Contributors add biographical information for a memorial.  Optionally, the creator or others can follow-up with photographs.
Contributors take photographs with cell phones, automatically uploading to the site.
Contributors also transcribe uploaded photographs.
What makes it unique
Strong emphasis on famous people.
Easy to add biographical information over and above what is on the grave marker.
Satellite images of cemeteries are available.Photos are geo-coded and can be located on a map or satellite image.

Ease of use
Easy to register a grave.
Only one photo can be uploaded at a time. 
Common-sized photographs must be manually made smaller before uploading.
Uploading a photograph via cell phone app (Android or iPhone) is easy.
Transcribing is as easy as the clarity of the photographs.

Search by any combination of facts:  name, cemetery location (country, state, county), year of birth, year of death.  Search by name within cemetery.  Several other searches.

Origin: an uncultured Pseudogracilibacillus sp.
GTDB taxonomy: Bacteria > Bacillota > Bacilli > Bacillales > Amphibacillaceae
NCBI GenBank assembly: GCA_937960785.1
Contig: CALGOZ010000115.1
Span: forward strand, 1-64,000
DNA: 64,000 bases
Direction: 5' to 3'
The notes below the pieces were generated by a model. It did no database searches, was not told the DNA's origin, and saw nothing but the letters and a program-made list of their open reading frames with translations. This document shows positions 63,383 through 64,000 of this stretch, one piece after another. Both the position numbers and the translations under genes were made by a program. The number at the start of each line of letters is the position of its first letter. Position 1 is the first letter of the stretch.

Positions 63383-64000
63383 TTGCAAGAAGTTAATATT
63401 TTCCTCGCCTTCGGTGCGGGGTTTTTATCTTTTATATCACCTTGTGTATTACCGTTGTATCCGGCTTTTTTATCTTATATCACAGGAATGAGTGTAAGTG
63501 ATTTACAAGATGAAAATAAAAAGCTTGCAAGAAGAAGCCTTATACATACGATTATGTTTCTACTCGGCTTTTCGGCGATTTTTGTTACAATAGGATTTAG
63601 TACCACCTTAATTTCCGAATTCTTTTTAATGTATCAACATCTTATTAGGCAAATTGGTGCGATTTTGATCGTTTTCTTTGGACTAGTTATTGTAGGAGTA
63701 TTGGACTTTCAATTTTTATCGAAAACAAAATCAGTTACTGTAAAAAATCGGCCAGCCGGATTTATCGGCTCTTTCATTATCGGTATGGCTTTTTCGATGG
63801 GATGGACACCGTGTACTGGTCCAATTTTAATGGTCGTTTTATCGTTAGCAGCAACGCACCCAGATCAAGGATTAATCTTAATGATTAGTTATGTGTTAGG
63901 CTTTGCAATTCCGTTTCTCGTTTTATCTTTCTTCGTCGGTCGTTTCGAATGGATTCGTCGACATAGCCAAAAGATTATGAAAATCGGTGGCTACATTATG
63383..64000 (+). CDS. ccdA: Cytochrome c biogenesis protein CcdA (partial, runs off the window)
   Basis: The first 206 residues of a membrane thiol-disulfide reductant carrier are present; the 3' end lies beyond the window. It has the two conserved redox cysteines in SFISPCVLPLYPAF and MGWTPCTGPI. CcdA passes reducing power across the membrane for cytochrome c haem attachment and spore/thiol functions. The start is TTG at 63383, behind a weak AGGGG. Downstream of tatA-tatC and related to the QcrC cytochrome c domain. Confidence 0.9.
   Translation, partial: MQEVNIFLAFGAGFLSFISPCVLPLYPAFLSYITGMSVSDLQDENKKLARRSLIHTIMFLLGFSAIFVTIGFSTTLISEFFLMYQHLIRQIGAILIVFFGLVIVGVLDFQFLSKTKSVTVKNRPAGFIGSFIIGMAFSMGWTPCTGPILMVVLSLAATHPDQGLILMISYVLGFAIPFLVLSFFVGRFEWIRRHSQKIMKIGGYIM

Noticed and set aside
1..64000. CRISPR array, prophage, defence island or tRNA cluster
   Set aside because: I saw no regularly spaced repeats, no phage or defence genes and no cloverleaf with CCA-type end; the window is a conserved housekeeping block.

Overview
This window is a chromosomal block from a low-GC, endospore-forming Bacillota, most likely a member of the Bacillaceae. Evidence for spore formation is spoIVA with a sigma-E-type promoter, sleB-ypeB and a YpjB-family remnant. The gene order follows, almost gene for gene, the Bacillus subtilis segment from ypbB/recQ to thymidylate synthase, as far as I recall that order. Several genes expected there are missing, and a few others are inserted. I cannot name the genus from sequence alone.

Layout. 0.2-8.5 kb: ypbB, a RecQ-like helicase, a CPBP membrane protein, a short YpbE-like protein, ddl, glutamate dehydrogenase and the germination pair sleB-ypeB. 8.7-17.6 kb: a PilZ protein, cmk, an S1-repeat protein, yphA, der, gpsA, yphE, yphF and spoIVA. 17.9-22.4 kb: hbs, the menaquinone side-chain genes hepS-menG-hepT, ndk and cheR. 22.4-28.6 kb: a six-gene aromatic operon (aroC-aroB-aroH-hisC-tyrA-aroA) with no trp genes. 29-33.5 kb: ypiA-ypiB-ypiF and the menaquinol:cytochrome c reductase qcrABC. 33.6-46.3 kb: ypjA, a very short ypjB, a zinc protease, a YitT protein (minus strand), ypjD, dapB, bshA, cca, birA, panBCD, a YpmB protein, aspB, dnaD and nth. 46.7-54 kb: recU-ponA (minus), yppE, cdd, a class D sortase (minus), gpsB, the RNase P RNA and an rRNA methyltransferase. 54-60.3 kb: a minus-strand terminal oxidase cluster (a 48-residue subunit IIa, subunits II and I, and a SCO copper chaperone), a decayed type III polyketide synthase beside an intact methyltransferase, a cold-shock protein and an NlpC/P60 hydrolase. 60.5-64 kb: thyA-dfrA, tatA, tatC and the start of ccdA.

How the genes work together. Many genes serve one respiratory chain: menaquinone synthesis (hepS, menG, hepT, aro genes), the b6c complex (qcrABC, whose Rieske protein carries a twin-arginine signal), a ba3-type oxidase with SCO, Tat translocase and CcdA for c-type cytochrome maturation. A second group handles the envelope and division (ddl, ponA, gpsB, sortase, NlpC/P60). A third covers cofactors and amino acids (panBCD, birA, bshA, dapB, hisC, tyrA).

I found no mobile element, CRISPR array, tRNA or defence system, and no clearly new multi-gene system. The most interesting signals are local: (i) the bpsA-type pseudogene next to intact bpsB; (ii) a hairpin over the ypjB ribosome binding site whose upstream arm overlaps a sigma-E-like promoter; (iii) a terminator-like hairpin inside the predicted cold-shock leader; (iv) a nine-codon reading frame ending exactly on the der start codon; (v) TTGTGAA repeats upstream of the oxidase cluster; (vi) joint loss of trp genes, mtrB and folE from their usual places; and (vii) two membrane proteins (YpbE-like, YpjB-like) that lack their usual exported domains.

Search by cemetery OR person’s name.  No combination searches.

One of the most helpful features is the geo-coded map.  A pin is shown on a satellite image showing exactly where the photograph was taken.  This is the feature that will make Billion Graves stand out.  At right are the markers for the photographs or graves that I took on July 3.

All in all, I think that Billion Graves has promise – but the website needs more work.  Here are some things that I would like to see the owners of Billion Graves address:
  • Session timeout is too short.  It should give me the opportunity to save my user id and password for a longer period of time.  It’s not my bank account after all.